Buying land can seem intimidating, but it really isn’t difficult at all when you analyze your needs and determine which types of land are most suitable for the home you plan to build. Talk with a mortgage broker or bank loan officer to find out how much you can afford. If you plan to build right away, the loan officer should explain construction loans, including the closing procedures you’ll encounter while the house is being built.
Talk with area building contractors to determine the average price you can expect to pay per square foot for the type of home you wish to build.
- Include estimates for building a driveway or road to the homesite.
- Don’t forget estimates for septic systems if your home will not be connected to community water and sewer.
To find the maximum amount you can spend for land, deduct the estimated building costs from your total budget–then deduct a bit more for unexpected expenses.
Your Wants and Needs
Make a list of all features that would exist on the ideal piece of land. Review the list, highlighting your must-haves, such as a great view, privacy, or a waterfront building site.
What’s the minimum size lot or tract of land you are willing to consider? Keep in mind that a heavily wooded, 1-acre lot is sometimes more private than a 3-acre lot that’s all open lawn. Tour a variety of neighborhoods and pay attention to the settings.
How will you use the land? Consider only tracts of land where the home you want to build is allowed. Most developments are governed by restrictive covenants that dictate everything from home size to building type to paint color. Study covenants for potential sites carefully to determine if you can live with the restrictions.
Start Your Search
- Look for ‘For Sale’ signs on your drives through favorite areas.
- Search for properties on the Internet.
- Note the exact location of interesting tracts, then visit your county tax office to find the owner’s name. Contact the owner to ask if the land is for sale.
- Talk with an agent about your wants and needs so that she can help you locate the perfect tract.
- Does the Land Suit Your Home Plans?
Ask a builder to accompany you to your top choices, to offer advice about the best building sites and to suggest home plans that will work with the topography. Check availability of utility services to the land.
An easement is the right to use another person’s land for a stated purpose. Does someone else have the right to use the property you want to buy? Find out before you make an offer, or add a contingency to the offer that you must approve existing easements before finalizing the sale.
Locate Property Boundaries
Look for iron pins at the corners of property, or at any point where the property line makes a turn. You might find iron pins flush with the center of the road, too. In wooded areas, watch for pathways cut by surveyors when they marked a property line. They are often visible for many years. Trees or bushes along property lines are might be marked with brightly colored paint or plastic.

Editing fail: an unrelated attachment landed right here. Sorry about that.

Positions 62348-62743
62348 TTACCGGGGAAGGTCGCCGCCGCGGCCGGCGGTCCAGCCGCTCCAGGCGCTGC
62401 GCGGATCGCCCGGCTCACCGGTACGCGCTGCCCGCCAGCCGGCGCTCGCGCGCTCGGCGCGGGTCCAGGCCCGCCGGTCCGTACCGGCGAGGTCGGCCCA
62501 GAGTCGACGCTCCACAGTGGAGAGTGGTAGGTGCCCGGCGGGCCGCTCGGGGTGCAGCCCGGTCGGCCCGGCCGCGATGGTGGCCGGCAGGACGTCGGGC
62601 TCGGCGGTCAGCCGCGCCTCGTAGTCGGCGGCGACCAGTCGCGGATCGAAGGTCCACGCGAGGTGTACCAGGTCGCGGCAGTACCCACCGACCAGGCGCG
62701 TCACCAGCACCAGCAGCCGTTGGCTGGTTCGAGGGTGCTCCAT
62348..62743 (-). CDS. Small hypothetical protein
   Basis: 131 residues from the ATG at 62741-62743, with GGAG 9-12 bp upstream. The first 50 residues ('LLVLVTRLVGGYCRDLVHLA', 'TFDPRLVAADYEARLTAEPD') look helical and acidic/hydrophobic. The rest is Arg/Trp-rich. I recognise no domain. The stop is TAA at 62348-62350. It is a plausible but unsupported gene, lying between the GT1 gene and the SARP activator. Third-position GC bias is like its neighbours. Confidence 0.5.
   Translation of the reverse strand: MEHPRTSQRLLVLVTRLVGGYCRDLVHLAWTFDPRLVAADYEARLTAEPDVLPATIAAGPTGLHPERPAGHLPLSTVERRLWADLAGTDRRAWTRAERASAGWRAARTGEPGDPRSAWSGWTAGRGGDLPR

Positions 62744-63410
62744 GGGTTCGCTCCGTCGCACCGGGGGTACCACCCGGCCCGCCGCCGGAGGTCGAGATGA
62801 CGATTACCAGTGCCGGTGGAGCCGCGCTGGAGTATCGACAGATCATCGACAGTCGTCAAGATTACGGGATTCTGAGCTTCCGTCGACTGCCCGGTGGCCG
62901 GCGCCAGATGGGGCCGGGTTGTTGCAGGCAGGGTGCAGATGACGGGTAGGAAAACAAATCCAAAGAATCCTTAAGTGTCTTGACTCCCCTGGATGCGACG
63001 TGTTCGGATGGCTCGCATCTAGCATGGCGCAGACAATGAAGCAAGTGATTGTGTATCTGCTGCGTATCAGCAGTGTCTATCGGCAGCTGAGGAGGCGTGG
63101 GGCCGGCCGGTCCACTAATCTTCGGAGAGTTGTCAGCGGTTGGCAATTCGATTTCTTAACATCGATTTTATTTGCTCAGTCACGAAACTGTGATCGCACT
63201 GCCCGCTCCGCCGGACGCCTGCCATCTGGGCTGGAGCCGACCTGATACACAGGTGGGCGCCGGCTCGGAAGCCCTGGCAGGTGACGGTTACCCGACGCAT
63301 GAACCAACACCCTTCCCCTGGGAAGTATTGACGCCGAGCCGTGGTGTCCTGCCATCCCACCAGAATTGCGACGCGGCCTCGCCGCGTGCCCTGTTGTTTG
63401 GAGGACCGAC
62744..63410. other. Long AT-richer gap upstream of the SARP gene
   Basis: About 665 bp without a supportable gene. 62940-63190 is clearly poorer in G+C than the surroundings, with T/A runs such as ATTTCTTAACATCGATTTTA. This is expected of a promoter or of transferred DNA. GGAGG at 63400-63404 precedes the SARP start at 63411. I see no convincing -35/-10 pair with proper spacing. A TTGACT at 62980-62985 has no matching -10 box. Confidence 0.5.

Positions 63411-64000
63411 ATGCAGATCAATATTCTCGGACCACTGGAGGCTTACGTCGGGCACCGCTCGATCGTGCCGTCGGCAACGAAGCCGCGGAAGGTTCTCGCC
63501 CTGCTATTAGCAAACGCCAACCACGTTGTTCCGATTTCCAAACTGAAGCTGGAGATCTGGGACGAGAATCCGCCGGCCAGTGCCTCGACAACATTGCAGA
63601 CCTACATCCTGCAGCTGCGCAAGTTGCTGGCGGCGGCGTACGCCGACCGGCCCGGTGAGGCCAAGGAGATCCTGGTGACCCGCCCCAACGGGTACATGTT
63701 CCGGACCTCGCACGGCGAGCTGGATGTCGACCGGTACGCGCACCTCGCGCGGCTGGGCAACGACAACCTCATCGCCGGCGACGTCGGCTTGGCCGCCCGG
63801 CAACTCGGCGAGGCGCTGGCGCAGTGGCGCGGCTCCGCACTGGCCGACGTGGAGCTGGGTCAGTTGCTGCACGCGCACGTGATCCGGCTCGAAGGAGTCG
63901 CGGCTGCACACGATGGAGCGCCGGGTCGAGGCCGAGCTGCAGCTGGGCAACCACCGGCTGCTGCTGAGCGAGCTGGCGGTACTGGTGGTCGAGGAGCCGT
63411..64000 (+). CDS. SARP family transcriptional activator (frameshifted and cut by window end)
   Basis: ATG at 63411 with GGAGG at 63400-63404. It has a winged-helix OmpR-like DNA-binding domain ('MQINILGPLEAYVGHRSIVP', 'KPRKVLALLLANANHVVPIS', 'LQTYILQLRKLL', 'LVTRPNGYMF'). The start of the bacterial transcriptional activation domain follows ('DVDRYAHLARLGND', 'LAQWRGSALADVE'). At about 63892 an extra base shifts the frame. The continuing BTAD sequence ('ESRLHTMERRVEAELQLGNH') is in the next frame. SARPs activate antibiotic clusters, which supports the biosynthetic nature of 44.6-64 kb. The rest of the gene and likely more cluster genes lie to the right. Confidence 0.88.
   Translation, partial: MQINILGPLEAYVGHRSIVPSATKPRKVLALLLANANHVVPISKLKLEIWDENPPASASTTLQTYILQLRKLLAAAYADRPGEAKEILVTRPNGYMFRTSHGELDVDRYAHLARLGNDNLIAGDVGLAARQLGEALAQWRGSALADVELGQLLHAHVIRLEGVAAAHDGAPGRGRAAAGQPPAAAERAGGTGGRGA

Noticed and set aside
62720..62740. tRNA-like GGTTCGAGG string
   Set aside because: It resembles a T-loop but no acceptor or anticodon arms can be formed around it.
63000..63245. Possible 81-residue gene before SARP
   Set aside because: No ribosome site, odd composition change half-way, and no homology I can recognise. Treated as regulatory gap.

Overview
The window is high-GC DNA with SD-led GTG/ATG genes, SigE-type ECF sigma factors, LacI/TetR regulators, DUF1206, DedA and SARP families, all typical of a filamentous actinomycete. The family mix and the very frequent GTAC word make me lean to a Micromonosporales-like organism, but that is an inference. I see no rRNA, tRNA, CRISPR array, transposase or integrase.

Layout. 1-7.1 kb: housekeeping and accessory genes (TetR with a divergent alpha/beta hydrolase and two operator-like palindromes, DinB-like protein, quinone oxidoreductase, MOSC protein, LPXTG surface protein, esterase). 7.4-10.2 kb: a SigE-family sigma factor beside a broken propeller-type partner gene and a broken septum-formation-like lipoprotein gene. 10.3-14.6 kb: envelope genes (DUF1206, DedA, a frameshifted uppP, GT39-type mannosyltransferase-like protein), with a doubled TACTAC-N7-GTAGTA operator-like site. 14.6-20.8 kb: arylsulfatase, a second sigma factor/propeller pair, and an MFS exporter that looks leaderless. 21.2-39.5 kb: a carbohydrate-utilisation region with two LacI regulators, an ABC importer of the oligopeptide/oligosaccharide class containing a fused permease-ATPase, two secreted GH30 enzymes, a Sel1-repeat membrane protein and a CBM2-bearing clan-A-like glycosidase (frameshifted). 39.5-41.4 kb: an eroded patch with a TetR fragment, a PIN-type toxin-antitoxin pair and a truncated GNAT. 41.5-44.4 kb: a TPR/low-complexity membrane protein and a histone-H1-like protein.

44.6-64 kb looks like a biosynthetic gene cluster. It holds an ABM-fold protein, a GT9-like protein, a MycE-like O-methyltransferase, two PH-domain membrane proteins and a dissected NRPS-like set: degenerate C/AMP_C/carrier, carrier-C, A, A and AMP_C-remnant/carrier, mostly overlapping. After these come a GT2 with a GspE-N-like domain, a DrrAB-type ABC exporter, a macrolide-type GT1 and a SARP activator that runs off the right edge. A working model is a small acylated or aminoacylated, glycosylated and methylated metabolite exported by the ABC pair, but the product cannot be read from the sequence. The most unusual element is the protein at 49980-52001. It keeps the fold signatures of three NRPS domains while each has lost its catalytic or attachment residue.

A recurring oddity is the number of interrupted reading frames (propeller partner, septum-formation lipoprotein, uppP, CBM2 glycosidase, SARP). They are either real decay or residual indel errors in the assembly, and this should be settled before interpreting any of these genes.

Surveys are always a good idea and some banks require them. Updates to existing surveys are often acceptable and are less expensive than ordering a new survey.
If there’s a question about the number of acres in the tract, your offer can be stated as “X dollars per acre as determined by a new survey.” Now, you’ll need to word it a bit better, and state who will pay for the survey. The method can work to either the buyer or seller’s advantage, depending on how many acres are found.
Road Maintenance Agreements
If the property is accessed from a private road your bank might require a recorded agreement that shows all owners have promised to help with road upkeep.
Ask for a signed statement that discloses facts about buried items, such as oil or gas storage tanks. Their removal and cleanup can be expensive.
Before you make an offer, think about the what ifs–things that would make the property unusable for your purposes. Add these to the offer as contingencies, things that must or must not happen before you buy. For example:
- Offers for land without sewer hookups should be contingent on your ability to obtain permits for a septic system.
- If an architectural review committee must approve your home plans, the offer should be contingent on obtaining approval.
- The offer should be contingent on obtaining the type of financing you desire.
- Some contingencies are included in standard contracts, but your agent, contractor, or real estate attorney can help you determine if other contingencies should be added.
Searching for land can be a fun adventure. If you look hard enough, you may find a perfect building site just waiting to be cleared from an overgrown jungle of brambles and weeds.